On March 19 CLAIR students and faculty  will host Dr. Daniel Willingham, Professor of Psychology at the University of Virginia. His talk is titled “Are new technologies changing the way kids think?”
About Dr. Willingham
Daniel Willingham earned his B.A. from Duke University in 1983 and his Ph.D. in Cognitive Psychology from Harvard University in 1990. He has taught at the University of Virginia since 1992, where he focuses his research on the brain basis of learning and memory.  All of his current research concerns the application of cognitive psychology to K-16 education. He writes the “Ask the Cognitive Scientist” column for American Educatormagazine, and is the author of Why Don’t Students Like School?, When Can You Trust the Experts?,  and Raising Readers in an Age of Distraction (forthcoming). His writing on education has appeared in twelve languages.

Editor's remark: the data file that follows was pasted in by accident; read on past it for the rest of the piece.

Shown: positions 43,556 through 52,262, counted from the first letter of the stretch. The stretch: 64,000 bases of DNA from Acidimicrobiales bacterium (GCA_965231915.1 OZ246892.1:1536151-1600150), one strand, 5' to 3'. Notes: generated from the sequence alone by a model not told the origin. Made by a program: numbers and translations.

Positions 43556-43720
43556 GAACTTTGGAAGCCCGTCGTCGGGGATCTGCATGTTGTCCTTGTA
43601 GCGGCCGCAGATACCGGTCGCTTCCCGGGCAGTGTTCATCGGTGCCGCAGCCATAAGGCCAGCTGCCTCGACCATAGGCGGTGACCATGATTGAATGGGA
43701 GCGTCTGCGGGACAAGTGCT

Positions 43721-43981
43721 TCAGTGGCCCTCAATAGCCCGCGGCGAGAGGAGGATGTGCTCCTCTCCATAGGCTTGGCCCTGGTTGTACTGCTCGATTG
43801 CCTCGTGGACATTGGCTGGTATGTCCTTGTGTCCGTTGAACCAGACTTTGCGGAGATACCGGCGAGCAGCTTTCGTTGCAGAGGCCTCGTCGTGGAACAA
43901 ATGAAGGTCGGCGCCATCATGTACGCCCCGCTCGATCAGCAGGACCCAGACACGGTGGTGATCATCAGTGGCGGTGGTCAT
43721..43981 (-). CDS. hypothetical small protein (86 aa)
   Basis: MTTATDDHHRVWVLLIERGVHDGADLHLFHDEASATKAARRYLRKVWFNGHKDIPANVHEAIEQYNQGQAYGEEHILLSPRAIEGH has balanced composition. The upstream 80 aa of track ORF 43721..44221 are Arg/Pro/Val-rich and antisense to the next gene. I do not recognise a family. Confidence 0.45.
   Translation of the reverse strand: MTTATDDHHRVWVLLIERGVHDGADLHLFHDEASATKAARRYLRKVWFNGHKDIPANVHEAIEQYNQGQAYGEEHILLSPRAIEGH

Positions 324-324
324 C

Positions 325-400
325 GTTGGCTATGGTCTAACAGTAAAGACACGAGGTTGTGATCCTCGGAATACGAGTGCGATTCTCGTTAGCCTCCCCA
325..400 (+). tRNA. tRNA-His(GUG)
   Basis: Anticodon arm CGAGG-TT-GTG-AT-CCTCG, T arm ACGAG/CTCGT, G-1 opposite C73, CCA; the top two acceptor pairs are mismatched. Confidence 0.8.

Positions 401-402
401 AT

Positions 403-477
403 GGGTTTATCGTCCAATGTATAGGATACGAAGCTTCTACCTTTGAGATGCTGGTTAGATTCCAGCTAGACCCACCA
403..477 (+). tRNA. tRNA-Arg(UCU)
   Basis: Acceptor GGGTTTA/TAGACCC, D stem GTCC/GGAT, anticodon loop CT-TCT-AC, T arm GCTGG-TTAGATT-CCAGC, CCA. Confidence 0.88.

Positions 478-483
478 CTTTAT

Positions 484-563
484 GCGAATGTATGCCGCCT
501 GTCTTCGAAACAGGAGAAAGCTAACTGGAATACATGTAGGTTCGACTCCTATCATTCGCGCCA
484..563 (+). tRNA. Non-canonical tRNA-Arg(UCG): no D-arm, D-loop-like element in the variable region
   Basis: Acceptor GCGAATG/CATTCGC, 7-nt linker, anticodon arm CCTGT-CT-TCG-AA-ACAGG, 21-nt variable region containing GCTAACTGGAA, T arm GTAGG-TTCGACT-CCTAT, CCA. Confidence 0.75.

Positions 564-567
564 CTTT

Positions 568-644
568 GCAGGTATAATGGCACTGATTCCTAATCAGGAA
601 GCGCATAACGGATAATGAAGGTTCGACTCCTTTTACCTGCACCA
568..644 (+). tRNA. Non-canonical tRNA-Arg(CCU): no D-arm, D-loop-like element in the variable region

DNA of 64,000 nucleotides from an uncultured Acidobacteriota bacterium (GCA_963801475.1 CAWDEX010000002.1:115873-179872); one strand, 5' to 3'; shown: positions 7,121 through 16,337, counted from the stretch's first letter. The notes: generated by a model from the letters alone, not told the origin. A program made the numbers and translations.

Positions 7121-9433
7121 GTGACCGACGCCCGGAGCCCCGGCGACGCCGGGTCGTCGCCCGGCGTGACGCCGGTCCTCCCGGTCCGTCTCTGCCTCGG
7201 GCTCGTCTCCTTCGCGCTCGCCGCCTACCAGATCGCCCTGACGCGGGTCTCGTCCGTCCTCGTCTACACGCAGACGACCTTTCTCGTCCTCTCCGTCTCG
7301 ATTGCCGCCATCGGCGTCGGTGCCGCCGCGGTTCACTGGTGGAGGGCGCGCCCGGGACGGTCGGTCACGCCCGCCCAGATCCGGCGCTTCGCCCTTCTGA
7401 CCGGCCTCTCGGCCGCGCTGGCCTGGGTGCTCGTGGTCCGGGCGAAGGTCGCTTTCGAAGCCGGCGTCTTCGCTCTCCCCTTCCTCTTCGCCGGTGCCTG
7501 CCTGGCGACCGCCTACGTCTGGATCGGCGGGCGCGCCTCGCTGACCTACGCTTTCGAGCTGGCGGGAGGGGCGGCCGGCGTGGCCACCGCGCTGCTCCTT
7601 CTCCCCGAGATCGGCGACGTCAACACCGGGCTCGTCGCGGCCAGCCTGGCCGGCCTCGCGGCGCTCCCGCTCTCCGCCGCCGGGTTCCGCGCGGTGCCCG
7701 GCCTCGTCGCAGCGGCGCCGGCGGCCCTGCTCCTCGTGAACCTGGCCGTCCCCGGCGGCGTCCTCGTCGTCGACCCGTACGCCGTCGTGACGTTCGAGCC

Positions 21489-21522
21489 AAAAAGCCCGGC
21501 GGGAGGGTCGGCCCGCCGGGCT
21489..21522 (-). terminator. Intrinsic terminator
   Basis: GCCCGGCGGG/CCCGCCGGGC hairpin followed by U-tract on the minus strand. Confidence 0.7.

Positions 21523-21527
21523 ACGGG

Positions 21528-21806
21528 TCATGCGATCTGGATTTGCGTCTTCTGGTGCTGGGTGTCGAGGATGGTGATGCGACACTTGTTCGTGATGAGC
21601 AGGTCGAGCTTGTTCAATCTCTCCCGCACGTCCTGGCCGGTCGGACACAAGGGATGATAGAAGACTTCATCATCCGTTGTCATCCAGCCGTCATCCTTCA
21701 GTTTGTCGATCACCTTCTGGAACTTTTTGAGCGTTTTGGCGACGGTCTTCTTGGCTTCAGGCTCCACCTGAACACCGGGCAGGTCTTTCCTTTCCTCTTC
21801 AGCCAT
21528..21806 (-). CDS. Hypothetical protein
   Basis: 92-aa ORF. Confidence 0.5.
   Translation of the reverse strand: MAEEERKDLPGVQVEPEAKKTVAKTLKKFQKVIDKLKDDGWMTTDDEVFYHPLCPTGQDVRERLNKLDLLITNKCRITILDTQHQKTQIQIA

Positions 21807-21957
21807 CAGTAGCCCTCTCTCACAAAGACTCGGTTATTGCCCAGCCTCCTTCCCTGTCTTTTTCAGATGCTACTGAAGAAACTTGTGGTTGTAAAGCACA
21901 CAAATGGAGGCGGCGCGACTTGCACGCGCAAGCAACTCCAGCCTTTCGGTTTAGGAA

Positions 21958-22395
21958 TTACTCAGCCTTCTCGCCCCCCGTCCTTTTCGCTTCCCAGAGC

“Are New Technologies Changing the Way Kids Think?”
Most teachers believe that new technologies–in particular, text messaging, gaming, and prolonged exposure to video content–with their rapidly changing screens and quick shifting narrative, are changing the way children think. The concern is usually that kids today are (1) have shortened attention spans and (2) are so used to multi-tasking that they are uncomfortable attending to just one thing. Dr. Willingham will present the latest laboratory data that bear on these issues and conclude that these fears are probably inaccurate. He will offer an alternative interpretation of what teachers feel they see regarding children’s attention.


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